Brossard, Quebec – In Quebec, there are four water meters on the main water network: the Water Resources Conservation Authority, the Public Utilities Commission, the Water Services Authority and the provincial water agency, the Quebec Water Authority.
The prices of these meters vary depending on where you live.
The average water meter in Quebec is $30 for a residential user, and $50 for a commercial user.
The price for residential users is the highest, with a price tag of $62.50 for an annual residential user and $65.50 an annual commercial user, according to a survey conducted by a private water utility.
The most expensive meter in the province is the Hydro-Québec one, which costs $150 per year.
If you don’t live in Brossards area, there is a meter at the entrance to the municipal water system in Saint-Laurent, just north of the town of Levis.
It has a price of $130 per year for residential and $150 for commercial users.
If you live in Saint Laurent, the water meters are located at the Municipal Water System in Saint Denis, a small community of less than 3,500 people, about 30 kilometres east of Saint Laurent.
It costs $140 for residential, $155 for commercial, and includes a $15 charge per day, according the municipality.
In St-Lauren, the meters are situated at the Water Systems Office, a smaller, smaller building that is located just outside of town.
The meters are about the same price, but you must pay a $1 fee each day to get water.
The water system is open 24 hours a day, seven days a week, and is located in a residential area of Saint Denis.
Water meters in Quebec are regulated by the Water System Act, which sets out the regulatory framework for the water system.
This act, which was passed in 1996, states that the water company must have a permit from the Public Works Department to operate in the municipality, and that the permit must be in writing.
The Public Works department does not have a water meter for residential customers, although it is a requirement for all municipalities.
The bill for water meters in Québec is not the same as it is in the rest of Canada.
Water rates vary from place to place in Québes jurisdiction, but they generally are much higher than in other provinces.
In Québec, the average residential water meter charges a $10.50 charge per year, and the average commercial meter charges $20.50.
The Quebec government does not regulate residential water meters.
Water prices can fluctuate quite dramatically between one location to another.
In the town-area of Mont-Royal, just east of Montreal, water rates vary by up to $300.00 per month.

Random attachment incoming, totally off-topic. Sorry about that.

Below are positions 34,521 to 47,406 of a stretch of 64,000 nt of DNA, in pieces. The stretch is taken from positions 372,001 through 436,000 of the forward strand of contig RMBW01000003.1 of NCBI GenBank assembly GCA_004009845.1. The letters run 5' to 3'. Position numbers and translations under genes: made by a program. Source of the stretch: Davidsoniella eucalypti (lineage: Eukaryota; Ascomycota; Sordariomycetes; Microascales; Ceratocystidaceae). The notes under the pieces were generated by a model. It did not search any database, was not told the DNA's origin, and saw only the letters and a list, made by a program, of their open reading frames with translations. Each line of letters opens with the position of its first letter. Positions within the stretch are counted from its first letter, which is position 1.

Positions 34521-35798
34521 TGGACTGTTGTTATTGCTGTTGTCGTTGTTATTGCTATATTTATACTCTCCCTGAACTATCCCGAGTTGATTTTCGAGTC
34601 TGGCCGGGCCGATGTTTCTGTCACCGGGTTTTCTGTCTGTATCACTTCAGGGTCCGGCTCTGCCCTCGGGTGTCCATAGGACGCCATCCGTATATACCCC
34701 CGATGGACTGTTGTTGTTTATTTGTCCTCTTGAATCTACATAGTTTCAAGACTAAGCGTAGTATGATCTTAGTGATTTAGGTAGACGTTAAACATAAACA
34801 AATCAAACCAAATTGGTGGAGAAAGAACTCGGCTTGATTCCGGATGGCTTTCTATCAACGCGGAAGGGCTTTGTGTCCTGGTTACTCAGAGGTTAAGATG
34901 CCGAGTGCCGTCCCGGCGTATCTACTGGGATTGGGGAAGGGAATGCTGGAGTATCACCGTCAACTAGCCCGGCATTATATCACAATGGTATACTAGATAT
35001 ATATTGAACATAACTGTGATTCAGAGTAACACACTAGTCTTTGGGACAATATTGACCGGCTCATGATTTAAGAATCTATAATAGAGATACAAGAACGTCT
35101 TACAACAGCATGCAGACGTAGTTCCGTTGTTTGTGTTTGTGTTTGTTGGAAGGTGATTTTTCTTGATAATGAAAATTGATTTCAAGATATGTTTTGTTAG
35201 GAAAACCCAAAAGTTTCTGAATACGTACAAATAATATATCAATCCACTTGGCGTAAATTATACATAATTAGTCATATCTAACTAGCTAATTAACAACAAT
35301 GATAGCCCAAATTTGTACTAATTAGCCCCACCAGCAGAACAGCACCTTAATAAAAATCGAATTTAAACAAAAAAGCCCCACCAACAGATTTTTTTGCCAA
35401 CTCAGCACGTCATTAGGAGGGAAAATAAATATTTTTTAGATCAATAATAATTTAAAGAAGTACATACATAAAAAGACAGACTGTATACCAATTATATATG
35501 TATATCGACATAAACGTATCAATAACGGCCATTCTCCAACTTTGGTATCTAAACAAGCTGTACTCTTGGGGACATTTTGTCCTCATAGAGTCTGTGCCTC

This water is not for commercial use, but is used for residential water.
At the same time, water meters and the city of Montréal are regulated in terms of their water quality and usage.
The city of Montreal charges a daily water rate of $20 per household.
Water prices in Montréals water system are regulated to ensure that they are safe and free of contaminants, and are subject to water quality standards.
The municipal water company in the area charges a price that is higher than the average for the rest the province.
Montréal, which is a municipality of 4.7 million people, charges an average water rate per household of $1,955 per year (compared to an average of $853 per year in the provincial average).
In other words, the amount of water in Montreal, which has a population of just under 6,000 people, is more expensive than the provincial averages.
In a study published in the International Journal of Water Economics, the researchers found that water prices vary from location to location in the Montreal area.
They found that a $40 residential water rate in Montrouge, which includes a residential water system, was twice as expensive as a $30 commercial water rate.
Water in Montrêves area is regulated by a provincial water regulator, the Ministry of Natural Resources.
Quebec has one of the highest water prices in Canada.
The provincial average water price is $1.06 per cubic metre, according an April 2016 report from the Canadian Association of Municipal Water Administrators.
The province charges a rate of approximately $3.60 per cubic meter, according TOBSA data.
That’s more than twice the national average rate of around $2.95 per cubic metres.
In the spring and summer of 2017, water in the Saint-Amour area of Montroux, a municipality with a population more than 5,000, started to become a problem.
Residents in Saint Amour began complaining about the water quality of the water coming from their taps.
The problem worsened when water in Saint Louis was contaminated with fecal material.
Water quality standards in the town are low and the water is contaminated with heavy metals